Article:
In your use of the Website and/or Services you shall: comply with all applicable laws, regulations, directives and legislations which apply to your Use of the Website and/or Services in whatever country you are physically located including without limitation any and all consumer law, export control laws and regulations; provide to us true, correct and accurate information and promptly inform us in the event that any information that you have provided to us changes or becomes inaccurate; notify Mondaq immediately of any circumstances where you have reason to believe that any Intellectual Property Rights or any other rights of any third party may have been infringed; co-operate with reasonable security or other checks or requests for information made by Mondaq from time to time; and at all times be fully liable for the breach of any of these Terms by a third party using your login details to access the Website and/or Services

however, you shall not: do anything likely to impair, interfere with or damage or cause harm or distress to any persons, or the network; do anything that will infringe any Intellectual Property Rights or other rights of Mondaq or any third party; or use the Website, Services and/or Content otherwise than in accordance with these Terms; use any trade marks or service marks of Mondaq or the Contributors, or do anything which may be seen to take unfair advantage of the reputation and goodwill of Mondaq or the Contributors, or the Website, Services and/or Content.

Mondaq reserves the right, in its sole discretion, to take any action that it deems necessary and appropriate in the event it considers that there is a breach or threatened breach of the Terms.

Mondaq’s Rights and Obligations

Unless otherwise expressly set out to the contrary, nothing in these Terms shall serve to transfer from Mondaq to you, any Intellectual Property Rights owned by and/or licensed to Mondaq and all rights, title and interest in and to such Intellectual Property Rights will remain exclusively with Mondaq and/or its licensors.

Mondaq shall use its reasonable endeavours to make the Website and Services available to you at all times, but we cannot guarantee an uninterrupted and fault free service.

Mondaq reserves the right to make changes to the services and/or the Website or part thereof, from time to time, and we may add, remove, modify and/or vary any elements of features and functionalities of the Website or the services.

Mondaq also reserves the right from time to time to monitor your Use of the Website and/or services.


The Content is general information only. It is not intended to constitute legal advice or seek to be the complete and comprehensive statement of the law, nor is it intended to address your specific requirements or provide advice on which reliance should be placed. Mondaq and/or its Contributors and other suppliers make no representations about the suitability of the information contained in the Content for any purpose. All Content provided "as is" without warranty of any kind. Mondaq and/or its Contributors and other suppliers hereby exclude and disclaim all representations, warranties or guarantees with regard to the Content, including all implied warranties and conditions of merchantability, fitness for a particular purpose, title and non-infringement. To the maximum extent permitted by law, Mondaq expressly excludes all representations, warranties, obligations, and liabilities arising out of or in connection with all Content. In no event shall Mondaq and/or its respective suppliers be liable for any special, indirect or consequential damages or any damages whatsoever resulting from loss of use, data or profits, whether in an action of contract, negligence or other tortious action, arising out of or in connection with the use of the Content or performance of Mondaq’s Services.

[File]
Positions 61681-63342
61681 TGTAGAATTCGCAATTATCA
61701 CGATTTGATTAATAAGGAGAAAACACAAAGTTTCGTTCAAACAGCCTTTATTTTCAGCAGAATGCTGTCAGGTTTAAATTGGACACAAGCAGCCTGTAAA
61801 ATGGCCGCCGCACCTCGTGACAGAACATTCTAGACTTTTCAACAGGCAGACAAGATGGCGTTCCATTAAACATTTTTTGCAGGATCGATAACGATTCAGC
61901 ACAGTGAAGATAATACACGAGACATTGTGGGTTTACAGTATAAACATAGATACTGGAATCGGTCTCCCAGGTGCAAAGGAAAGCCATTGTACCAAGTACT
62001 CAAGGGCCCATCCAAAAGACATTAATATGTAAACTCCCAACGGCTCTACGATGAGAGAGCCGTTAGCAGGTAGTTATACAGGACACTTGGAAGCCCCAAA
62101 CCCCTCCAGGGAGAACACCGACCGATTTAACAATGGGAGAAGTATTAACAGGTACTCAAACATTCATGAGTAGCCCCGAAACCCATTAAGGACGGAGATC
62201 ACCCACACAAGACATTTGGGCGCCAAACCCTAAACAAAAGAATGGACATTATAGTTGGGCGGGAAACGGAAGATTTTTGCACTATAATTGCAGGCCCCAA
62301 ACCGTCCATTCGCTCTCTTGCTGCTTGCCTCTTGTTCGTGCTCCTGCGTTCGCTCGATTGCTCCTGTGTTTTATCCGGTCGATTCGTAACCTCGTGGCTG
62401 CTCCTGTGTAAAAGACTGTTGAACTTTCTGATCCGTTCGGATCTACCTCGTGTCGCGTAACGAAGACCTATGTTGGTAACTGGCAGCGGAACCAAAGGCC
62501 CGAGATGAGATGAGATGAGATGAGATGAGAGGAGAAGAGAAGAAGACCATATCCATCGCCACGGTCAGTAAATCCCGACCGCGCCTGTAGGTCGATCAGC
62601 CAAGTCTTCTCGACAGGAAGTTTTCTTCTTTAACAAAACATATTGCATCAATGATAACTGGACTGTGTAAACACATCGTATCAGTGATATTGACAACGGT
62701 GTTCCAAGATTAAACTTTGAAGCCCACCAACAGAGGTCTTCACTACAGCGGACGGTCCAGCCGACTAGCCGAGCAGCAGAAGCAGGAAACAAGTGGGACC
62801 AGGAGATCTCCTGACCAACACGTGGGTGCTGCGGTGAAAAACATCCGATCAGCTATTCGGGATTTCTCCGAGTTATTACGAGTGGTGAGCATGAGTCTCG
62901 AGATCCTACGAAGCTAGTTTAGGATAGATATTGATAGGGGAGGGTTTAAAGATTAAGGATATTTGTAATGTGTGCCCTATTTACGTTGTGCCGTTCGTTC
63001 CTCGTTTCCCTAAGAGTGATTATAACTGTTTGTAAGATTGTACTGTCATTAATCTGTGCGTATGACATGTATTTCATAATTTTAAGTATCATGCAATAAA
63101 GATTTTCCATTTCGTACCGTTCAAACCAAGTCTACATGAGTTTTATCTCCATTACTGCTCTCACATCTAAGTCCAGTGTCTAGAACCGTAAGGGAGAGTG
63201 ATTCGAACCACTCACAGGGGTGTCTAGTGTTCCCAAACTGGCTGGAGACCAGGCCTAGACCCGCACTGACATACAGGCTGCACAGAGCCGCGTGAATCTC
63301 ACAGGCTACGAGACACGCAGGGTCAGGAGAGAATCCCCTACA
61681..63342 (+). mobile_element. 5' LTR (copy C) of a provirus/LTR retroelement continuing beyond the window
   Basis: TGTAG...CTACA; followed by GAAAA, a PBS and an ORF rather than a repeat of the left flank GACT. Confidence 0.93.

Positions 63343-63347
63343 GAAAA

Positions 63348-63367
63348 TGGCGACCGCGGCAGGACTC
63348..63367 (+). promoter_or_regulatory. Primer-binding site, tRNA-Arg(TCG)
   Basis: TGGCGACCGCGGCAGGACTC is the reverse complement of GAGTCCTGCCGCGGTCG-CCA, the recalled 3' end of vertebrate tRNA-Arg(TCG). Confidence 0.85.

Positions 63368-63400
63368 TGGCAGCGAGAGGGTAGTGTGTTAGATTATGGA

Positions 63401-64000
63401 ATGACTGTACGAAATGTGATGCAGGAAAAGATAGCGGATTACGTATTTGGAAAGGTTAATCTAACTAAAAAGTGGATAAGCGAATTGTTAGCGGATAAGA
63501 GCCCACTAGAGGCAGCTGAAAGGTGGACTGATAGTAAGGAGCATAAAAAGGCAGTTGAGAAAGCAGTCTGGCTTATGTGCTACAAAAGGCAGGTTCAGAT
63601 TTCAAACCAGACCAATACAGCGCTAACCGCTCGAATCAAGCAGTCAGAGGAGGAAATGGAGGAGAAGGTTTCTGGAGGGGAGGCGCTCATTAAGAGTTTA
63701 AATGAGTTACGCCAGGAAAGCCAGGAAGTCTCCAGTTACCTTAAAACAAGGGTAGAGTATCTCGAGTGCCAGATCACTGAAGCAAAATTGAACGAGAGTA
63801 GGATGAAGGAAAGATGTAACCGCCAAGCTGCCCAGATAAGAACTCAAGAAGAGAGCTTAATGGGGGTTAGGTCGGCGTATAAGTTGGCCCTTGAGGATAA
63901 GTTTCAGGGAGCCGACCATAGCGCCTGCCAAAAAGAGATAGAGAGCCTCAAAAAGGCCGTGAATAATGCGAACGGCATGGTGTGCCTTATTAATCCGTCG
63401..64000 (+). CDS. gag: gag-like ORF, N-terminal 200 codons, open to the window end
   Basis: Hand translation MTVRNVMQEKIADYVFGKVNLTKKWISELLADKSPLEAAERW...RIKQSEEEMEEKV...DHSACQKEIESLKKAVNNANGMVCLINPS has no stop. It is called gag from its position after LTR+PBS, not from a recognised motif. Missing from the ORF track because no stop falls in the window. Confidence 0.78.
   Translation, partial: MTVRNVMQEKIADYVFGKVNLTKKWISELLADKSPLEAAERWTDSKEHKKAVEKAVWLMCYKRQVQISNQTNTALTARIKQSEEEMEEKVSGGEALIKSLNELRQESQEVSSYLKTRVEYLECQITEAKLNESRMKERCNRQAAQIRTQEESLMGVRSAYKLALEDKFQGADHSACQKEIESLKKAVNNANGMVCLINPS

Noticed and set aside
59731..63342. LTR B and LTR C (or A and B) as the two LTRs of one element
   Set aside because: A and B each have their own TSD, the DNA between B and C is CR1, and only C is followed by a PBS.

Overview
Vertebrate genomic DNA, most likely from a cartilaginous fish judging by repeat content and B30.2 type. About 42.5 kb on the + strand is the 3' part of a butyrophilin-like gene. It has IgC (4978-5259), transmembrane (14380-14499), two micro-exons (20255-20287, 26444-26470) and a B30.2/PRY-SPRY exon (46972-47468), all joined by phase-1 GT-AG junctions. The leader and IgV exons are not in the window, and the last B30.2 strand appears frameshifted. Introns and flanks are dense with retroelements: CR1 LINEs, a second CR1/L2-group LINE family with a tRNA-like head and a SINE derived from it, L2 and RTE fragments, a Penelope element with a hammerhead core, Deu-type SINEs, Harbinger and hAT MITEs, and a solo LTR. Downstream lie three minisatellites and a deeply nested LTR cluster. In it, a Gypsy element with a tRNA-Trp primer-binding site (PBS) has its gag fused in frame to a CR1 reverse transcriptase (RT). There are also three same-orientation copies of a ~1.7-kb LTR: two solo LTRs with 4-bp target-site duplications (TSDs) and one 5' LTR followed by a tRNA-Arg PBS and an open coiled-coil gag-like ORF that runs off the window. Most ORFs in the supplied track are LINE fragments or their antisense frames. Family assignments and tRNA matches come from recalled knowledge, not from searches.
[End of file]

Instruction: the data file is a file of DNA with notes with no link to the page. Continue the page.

Mondaq may alter or amend these Terms by amending them on the Website. By continuing to Use the Services and/or the Website after such amendment, you will be deemed to have accepted any amendment to these Terms.

These Terms shall be governed by and construed in accordance with the laws of England and Wales and you irrevocably submit to the exclusive jurisdiction of the courts of England and Wales to settle any dispute which may arise out of or in connection with these Terms. If you live outside the United Kingdom, English law shall apply only to the extent that English law shall not deprive you of any legal protection accorded in accordance with the law of the place where you are habitually resident ("Local Law"). In the event English law deprives you of any legal protection which is accorded to you under Local Law, then these terms shall be governed by Local Law and any dispute or claim arising out of or in connection with these Terms shall be subject to the non-exclusive jurisdiction of the courts where you are habitually resident.

You may print and keep a copy of these Terms, which form the entire agreement between you and Mondaq and supersede any other communications or advertising in respect of the Service and/or the Website.

No delay in exercising or non-exercise by you and/or Mondaq of any of its rights under or in connection with these Terms shall operate as a waiver or release of each of your or Mondaq’s right. Rather, any such waiver or release must be specifically granted in writing signed by the party granting it.

If any part of these Terms is held unenforceable, that part shall be enforced to the maximum extent permissible so as to give effect to the intent of the parties, and the Terms shall continue in full force and effect.

Mondaq shall not incur any liability to you on account of any loss or damage resulting from any delay or failure to perform all or any part of these Terms if such delay or failure is caused, in whole or in part, by events, occurrences, or causes beyond the control of Mondaq. Such events, occurrences or causes will include, without limitation, acts of God, strikes, lockouts, server and network failure, riots, acts of war, earthquakes, fire and explosions.

By clicking Register you state you have read and agree to our Terms and Conditions